Part 5: Ministry Implications In Discipling Millennials
One implication for discipleship is that churches must do more to make Millennials feel wanted, valued, and appreciated. Assimilation teams should consider intentionally showering their new believers with attention from the moment they accept Christ. This includes emphasizing baptisms as special moments of celebration in worship services, not rushed add-ons at the end of service. This gives the congregation a chance to get to know new believers through shared backgrounds statements and their statements of faith. This also encourages new believers to continue in obedience to the word of God. New members should be given the right hand of fellowship before the congregation and recognized for completing new believers’ and special discipleship studies. Additionally, assimilation teams might consider providing special seating arrangements for them at holiday services, church picnics, youth festivals, lock-ins, concerts, and outings in order to help them get acclimated to church culture. When new believers feel comfortable, they are more likely to invite their family members and friends to evangelistic outreach events, such as church picnics. Finally, assimilation teams should see that new Millennials are featured in ministry videos and provide them with frequent opportunities to get plugged into small groups and ministries since they are service-oriented. Mercado states,The implications of this way of thinking are profound. The church has to look a lot more like Jesus in order to attract postmodern Millennials. Evangelization, practiced as the proclamation of Jesus, may have to give way to “immanuelization,” where our communities of faith are the presence of Jesus to the world. This is why so many young people are attracted to service. Teens profoundly encounter Jesus through identifying with his mission and through the eyes of those they serve—almost reversing the conventional order of spiritual growth. (Mercadante, p. 11)
Discipling differently not only means that the cart might be placed before the conventional horse where growing in knowledge of our Lord and Savior Jesus Christ is concerned, but it also means that churches and ministries must rethink how the gospel is taught, preached and communicated. Tim Elmore states in the book, Generation iY, The Last Chance to Save Their Future, “Forget the lecture, unless it is accompanied by an experience that enables them to remember the point you are making. This means they want to see something, or do something, not just hear something. Communication, in other words, must be more than two-dimensional. It must include other senses” (Elmore, 2010, p. 173). Borrowing from Leonard Sweet who first coined the acronym, Elmore states that communication must be EPIC, Experiential, Participatory, Image-rich, and Connected. Artistic communication will need to implore more story, metaphor, and film. The more technology is utilized to capture their attention, the better. Preaching and teaching will need to be transparent and relational without compromising the integrity of the Gospel.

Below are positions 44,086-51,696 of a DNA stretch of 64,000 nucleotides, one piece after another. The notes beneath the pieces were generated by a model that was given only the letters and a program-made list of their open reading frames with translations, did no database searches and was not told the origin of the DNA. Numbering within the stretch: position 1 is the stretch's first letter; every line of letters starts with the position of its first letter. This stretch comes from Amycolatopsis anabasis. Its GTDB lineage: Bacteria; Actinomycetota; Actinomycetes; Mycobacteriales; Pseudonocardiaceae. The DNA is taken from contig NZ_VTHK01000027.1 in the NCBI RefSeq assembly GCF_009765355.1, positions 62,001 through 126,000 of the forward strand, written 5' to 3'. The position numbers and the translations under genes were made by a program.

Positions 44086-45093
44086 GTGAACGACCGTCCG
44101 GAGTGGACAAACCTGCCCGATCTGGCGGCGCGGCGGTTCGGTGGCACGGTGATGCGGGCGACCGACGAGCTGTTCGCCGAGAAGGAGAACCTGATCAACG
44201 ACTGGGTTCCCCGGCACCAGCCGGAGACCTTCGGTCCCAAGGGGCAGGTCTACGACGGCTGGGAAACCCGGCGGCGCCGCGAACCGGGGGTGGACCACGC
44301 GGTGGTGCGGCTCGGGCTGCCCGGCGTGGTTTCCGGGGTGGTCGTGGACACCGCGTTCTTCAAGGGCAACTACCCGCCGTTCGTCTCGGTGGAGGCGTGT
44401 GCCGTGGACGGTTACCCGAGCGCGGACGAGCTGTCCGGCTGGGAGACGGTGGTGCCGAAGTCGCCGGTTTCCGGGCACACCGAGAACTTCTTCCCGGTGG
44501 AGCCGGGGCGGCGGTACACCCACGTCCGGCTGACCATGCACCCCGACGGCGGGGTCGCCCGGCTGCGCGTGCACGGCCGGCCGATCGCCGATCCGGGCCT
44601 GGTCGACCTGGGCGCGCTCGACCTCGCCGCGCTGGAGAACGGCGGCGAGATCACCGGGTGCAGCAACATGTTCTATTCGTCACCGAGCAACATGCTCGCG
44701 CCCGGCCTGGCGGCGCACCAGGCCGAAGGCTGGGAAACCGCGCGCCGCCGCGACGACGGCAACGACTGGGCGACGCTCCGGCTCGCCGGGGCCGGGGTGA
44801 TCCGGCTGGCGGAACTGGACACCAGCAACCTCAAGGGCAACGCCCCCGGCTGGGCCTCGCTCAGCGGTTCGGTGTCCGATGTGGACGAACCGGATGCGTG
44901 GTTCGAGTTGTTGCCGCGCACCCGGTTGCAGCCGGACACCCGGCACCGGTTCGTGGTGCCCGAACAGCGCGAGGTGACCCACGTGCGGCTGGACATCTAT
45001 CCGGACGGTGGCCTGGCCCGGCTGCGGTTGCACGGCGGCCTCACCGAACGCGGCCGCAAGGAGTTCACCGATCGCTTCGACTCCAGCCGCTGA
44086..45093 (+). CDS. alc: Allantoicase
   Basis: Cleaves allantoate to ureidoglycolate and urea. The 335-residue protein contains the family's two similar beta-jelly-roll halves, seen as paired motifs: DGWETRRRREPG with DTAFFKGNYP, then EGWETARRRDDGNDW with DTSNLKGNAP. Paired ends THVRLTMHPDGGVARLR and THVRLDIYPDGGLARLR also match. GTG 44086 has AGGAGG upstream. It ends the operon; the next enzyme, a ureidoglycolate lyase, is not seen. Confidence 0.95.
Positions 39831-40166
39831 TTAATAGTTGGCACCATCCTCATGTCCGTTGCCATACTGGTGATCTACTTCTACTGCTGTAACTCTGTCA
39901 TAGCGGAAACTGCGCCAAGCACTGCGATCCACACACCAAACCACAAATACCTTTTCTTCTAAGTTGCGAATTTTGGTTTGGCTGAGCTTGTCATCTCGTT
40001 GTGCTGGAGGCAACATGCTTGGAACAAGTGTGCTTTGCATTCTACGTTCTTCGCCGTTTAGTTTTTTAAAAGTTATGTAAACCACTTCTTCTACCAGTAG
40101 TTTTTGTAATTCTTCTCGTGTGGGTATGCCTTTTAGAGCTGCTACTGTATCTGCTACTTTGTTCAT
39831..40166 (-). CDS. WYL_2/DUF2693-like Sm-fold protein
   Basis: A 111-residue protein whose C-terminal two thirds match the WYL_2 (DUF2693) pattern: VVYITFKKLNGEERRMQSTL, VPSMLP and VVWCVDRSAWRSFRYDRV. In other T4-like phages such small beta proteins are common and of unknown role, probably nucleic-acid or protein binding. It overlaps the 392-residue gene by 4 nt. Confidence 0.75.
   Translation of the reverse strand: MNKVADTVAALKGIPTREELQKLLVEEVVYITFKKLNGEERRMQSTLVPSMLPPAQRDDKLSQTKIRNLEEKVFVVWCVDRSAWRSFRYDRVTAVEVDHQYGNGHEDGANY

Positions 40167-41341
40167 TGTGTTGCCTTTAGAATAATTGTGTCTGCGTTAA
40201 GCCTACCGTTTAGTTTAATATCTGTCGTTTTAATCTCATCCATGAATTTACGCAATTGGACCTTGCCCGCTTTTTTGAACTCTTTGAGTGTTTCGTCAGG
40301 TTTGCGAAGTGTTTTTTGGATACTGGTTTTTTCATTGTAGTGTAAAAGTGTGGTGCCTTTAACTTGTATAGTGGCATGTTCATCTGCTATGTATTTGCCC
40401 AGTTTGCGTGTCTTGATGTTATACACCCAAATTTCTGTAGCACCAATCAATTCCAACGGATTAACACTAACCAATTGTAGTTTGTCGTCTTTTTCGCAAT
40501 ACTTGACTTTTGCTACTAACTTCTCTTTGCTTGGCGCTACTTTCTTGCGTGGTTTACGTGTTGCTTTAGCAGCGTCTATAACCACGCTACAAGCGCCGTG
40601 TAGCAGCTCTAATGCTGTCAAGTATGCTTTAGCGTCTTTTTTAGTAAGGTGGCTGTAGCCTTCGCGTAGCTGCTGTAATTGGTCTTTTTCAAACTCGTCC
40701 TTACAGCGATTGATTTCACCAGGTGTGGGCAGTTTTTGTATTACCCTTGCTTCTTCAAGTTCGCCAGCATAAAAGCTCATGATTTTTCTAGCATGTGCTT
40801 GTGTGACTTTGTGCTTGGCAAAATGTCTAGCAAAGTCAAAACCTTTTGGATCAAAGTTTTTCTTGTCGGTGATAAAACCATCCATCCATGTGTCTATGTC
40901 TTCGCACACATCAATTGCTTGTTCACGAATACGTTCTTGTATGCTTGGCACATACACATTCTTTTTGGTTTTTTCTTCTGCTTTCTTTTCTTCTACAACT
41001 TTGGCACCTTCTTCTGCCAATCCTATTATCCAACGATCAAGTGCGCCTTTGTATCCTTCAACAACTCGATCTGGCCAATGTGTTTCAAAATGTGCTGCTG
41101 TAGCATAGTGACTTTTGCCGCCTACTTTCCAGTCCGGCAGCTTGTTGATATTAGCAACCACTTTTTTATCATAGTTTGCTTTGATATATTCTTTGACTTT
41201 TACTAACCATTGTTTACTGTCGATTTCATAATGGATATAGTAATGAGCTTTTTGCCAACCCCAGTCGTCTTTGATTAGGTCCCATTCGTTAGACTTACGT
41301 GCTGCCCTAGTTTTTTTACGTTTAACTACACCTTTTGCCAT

Millennials are very close to their parents and thrive on relationships. Not only have “helicopter parents” hovered over their children and given Millennials special attention and sheltering, they have created great relationships with their teens and young adults. Churches can capitalize on these strong family bonds by extending youth ministry to include outreach to parents. Churches need to see parents as the primary spiritual educators of their youth and take more definitive steps to equip parents to disciple their young adults. Frank Mercadante , in the article, “The Millennial Generation, Postmodernism and the Changing Face of Catholic Youth Ministry,” states, “It means working together to better evangelize the entire parish community. It means not doing youth ministry in an adolescent vacuum. Instead of building disciple-making youth ministries, we need to work collaboratively to grow a disciple-making parish community.” (Mercadante, 2008, p. 8) His point is that the whole church, and not the youth or young adult ministries, must make discipleship a priority. While speaking for the Catholic faith, his statement holds great validity for Protestant Evangelicals as well.
Excerpts from my research paper, The Millennials, will be posted August 26th-31st as a seven-part series. This paper was written in partial fulfillment of course work for the Masters of Theology program at Campbellsville University, June 2013. All rights reserved.
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